In Cantonese cuisine, Chinese Rose Wine is used to marinate and roast meats and cured sausages. The questions now are: what is it, how is it created, and how does it taste? Let us elaborate!
I’m curious about Chinese rose wine or MEI GUI LU JIU, but I haven’t heard much about it.
Rose-flavored sorghum liquor is known as Chinese Rose Wine (méiguī lùjiǔ). Some believe the gāoliáng jiǔ or sorghum liquor smells and tastes like a sweet, floral vodka because it is blended with fresh rose blossoms and sugar.
Varieties intended for consumption typically contain more than 50% alcohol, while rice-based cooking varieties typically contain less, about 18%.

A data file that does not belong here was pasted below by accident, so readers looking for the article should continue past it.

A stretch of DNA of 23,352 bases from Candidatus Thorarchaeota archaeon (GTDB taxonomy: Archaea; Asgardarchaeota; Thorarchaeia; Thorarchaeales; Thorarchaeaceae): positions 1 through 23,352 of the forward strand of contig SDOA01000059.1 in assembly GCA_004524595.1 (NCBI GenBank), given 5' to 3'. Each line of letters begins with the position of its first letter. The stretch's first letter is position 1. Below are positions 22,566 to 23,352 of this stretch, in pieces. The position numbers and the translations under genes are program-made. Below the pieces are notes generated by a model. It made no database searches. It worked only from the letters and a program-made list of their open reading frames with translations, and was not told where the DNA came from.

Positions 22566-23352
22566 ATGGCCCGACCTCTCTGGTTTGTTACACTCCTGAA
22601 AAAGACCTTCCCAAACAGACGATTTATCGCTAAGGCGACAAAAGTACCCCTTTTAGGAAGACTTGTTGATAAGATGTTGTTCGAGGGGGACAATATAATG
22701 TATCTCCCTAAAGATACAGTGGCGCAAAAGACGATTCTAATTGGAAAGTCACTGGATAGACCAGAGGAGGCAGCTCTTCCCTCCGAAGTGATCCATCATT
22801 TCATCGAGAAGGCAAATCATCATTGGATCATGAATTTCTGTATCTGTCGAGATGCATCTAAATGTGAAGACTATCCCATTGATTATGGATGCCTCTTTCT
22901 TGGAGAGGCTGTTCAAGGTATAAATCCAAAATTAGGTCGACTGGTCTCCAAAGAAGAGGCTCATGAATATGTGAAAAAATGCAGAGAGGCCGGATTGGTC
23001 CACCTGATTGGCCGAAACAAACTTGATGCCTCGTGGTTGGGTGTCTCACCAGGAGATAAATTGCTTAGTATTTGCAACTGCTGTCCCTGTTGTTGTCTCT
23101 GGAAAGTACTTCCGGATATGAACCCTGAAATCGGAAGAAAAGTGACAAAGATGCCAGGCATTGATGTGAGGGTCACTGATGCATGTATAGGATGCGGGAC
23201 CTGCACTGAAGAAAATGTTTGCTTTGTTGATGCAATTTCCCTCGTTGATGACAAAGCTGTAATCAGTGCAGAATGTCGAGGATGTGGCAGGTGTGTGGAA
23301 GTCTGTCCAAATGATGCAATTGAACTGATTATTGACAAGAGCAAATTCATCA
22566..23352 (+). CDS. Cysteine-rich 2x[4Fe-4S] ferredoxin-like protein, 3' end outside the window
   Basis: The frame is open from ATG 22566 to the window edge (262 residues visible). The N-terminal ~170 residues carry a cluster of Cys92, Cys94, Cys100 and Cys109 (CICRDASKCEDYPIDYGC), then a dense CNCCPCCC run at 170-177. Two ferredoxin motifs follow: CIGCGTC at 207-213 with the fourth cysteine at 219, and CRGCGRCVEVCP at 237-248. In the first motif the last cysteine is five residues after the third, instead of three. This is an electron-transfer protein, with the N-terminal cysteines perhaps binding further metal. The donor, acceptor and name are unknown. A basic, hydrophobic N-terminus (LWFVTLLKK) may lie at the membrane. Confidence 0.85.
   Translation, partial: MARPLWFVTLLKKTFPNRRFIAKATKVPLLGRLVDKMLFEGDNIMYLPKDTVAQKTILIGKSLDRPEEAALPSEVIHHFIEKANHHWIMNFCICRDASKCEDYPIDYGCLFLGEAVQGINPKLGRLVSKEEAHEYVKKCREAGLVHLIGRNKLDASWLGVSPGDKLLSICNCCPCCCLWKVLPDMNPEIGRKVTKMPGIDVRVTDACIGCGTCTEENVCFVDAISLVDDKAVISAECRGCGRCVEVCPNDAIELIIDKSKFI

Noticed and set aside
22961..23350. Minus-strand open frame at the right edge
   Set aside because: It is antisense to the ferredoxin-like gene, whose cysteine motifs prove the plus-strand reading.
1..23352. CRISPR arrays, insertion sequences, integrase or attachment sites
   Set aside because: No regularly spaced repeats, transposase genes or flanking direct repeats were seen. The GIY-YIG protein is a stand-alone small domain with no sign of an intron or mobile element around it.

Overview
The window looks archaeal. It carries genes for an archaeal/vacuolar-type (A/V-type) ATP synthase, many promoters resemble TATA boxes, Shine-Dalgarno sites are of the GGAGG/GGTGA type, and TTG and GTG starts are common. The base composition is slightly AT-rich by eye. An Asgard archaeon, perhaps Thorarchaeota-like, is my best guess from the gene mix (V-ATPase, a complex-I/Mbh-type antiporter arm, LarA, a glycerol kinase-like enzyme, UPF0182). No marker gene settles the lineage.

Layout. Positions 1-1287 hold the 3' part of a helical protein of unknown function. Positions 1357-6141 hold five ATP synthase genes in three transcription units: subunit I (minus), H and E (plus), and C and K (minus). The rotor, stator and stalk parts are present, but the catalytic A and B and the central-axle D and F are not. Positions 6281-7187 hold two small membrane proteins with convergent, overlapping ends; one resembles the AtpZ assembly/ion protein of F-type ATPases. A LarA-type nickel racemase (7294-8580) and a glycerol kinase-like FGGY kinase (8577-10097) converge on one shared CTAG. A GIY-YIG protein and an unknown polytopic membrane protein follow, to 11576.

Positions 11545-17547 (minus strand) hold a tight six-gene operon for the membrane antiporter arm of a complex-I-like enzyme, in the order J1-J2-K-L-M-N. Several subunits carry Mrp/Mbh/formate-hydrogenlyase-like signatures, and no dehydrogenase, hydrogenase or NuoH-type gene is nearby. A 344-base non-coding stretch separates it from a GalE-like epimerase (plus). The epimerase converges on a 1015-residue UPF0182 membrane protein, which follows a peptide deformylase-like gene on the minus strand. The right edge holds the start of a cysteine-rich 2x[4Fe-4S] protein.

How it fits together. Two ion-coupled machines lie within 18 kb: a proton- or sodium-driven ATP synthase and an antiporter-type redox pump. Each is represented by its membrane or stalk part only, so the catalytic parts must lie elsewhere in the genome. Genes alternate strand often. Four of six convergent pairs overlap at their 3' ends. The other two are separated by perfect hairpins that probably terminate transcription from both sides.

Mei gui lu imparts a superb, nuanced taste to Cantonese roast meats, cured sausages, and braised meals like our soy sauce chicken.
Rice-based variations, which are lower in alcohol content, are the ones most commonly used in cooking.
ACQUIRING AND STORING
Chinese rose wine is typically shelved alongside other culinary wines.
To find rose wine, just read the label. The Chinese name can alternatively be spelled “mei kwei lu” or “mei kuei lu,” among other ways. It’s cheap (about $4 at the shop where I shop).
Put it away somewhere cold and dry. You don’t have to put it in the fridge.
Alternatives to Chinese Rose Wine
If you don’t have rose wine on hand, you can use Shaoxing Wine, but the meal won’t have the same complex flavor.